Monday, October 5, 2009

U.S.: Iran not close to the atomic bomb

Washington - U.S. President Advisor for National Security Jim Jones rejected the allegations, "New York Times" that Iran any closer to making atomic bombs.

He said that the last few weeks have progress in cooperation with Tehran over the disputed nuclear program. New York Times yesterday announced that the confidential analysis officer of the International Atomic Energy Agency (IAEA) concluded that Iran has enough information to allow the creation and production of bombs. "
"We now have Iran is willing to sit at the table," said Jones TV station CBS.

Asked whether Iran is closer to atomic bombs, Jones said odri─Źno.

"Do they know how to do it or not is a question of speculation, and what we follow their intentions and therefore we are concerned," said Jones.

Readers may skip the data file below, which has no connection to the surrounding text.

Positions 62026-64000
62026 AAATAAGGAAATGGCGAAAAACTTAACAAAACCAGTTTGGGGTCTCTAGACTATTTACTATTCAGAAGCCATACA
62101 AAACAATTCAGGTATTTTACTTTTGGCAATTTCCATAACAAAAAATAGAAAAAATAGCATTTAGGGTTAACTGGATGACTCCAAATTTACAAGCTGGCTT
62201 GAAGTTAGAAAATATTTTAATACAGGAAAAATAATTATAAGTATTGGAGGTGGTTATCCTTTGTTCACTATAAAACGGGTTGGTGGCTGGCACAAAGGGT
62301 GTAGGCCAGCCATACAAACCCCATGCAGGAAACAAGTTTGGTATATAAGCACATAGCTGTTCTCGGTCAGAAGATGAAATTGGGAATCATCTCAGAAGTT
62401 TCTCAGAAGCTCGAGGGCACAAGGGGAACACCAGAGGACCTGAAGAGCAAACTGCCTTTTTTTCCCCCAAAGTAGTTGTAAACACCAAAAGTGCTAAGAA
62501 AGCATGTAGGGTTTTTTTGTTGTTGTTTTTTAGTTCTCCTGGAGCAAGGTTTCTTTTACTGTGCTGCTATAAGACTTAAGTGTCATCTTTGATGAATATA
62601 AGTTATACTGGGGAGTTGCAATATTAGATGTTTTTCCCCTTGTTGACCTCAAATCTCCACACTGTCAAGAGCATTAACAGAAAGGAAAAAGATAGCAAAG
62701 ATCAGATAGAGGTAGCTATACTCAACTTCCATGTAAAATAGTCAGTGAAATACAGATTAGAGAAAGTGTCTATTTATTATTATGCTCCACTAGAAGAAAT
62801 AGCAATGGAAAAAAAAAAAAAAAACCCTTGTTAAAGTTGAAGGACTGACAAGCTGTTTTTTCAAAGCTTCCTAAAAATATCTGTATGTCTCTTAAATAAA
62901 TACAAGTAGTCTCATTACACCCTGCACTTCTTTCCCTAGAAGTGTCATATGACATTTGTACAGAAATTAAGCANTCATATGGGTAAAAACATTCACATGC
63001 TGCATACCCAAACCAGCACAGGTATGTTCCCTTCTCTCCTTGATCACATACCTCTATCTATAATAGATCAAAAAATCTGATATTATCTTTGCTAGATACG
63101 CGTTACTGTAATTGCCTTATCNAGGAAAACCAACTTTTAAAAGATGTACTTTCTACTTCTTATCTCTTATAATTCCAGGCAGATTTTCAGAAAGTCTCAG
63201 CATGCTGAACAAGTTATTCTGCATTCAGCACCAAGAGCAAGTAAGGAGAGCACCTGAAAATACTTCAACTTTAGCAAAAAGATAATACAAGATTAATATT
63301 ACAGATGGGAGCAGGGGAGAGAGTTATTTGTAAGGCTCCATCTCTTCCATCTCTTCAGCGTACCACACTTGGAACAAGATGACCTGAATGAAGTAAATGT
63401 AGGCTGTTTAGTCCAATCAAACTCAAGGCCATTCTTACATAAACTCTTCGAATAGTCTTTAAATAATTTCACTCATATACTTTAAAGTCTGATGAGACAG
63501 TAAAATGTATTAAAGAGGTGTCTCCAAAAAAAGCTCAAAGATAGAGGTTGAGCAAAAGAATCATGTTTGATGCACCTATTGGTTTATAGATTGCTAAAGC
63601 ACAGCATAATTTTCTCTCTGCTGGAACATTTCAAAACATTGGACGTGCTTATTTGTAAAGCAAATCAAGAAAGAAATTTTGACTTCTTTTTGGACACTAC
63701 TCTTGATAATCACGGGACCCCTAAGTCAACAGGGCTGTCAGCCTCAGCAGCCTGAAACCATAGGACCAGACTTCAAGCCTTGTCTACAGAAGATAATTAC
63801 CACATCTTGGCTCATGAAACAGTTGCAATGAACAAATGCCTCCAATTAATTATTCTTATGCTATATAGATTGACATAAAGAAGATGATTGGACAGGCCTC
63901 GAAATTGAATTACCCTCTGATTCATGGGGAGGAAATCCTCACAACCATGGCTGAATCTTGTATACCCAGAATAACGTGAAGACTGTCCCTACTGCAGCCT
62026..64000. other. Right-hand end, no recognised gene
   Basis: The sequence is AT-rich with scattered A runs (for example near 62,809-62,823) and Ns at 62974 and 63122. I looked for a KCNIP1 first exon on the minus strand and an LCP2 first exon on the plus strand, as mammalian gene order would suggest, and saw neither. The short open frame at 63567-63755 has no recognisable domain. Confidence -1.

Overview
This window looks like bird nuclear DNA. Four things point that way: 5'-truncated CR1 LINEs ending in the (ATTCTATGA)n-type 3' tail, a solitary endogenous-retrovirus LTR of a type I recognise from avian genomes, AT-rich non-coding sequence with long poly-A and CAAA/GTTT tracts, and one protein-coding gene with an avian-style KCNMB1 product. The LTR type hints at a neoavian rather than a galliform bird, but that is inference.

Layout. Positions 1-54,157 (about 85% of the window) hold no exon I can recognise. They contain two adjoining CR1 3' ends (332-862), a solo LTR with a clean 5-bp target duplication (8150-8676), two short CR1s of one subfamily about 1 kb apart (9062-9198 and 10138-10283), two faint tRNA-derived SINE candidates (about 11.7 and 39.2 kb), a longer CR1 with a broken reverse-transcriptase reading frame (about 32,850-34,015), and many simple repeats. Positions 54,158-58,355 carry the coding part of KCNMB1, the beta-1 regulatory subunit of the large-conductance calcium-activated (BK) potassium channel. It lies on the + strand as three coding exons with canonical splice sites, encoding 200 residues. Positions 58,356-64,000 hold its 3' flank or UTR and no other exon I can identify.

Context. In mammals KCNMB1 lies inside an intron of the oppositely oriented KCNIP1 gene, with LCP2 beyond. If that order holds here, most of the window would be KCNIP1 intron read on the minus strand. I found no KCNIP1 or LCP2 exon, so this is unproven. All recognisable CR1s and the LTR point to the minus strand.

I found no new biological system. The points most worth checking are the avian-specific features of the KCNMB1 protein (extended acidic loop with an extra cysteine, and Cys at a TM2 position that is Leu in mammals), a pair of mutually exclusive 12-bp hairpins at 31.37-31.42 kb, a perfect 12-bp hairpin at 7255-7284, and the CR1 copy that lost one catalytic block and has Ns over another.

He pointed out that "what happens the last week in connection with Iran is very important," referring to the Tehran agreement to allow inspection of the second plant to enrich uranium, reported by Reuters.

IAEA chief Mohamed El ElBaradei said yesterday that the agency has no concrete evidence that Iran wants to produce an atomic bomb, but is concerned about such possibilities.

ElBaradei said that IAEA inspectors 25th October to visit the area of Qom, where the Iranian government to build another nuclear plant.

He stressed that the Iranian government should be open when it comes to Tehran's nuclear activities, adding that the relations of Iran and the West ranging from "conspiracy" to "cooperation" and that the nuclear issue should be resolved by diplomatic means.

According to ElBaradei, were to inform the Iranian government before the IAEA that they intend to in the field of Coma build new nuclear plant.

Western countries accuse Tehran that, under the guise of civilian nuclear program, trying to develop an atomic bomb, which Iran denies, saying that the program is intended solely for the production of electricity.

Representatives of the six powers have expressed hope that Iran will respond to their offer to offer trade and political incentives in exchange for a suspension of sensitive nuclear activities and improving cooperation with UN inspectors.

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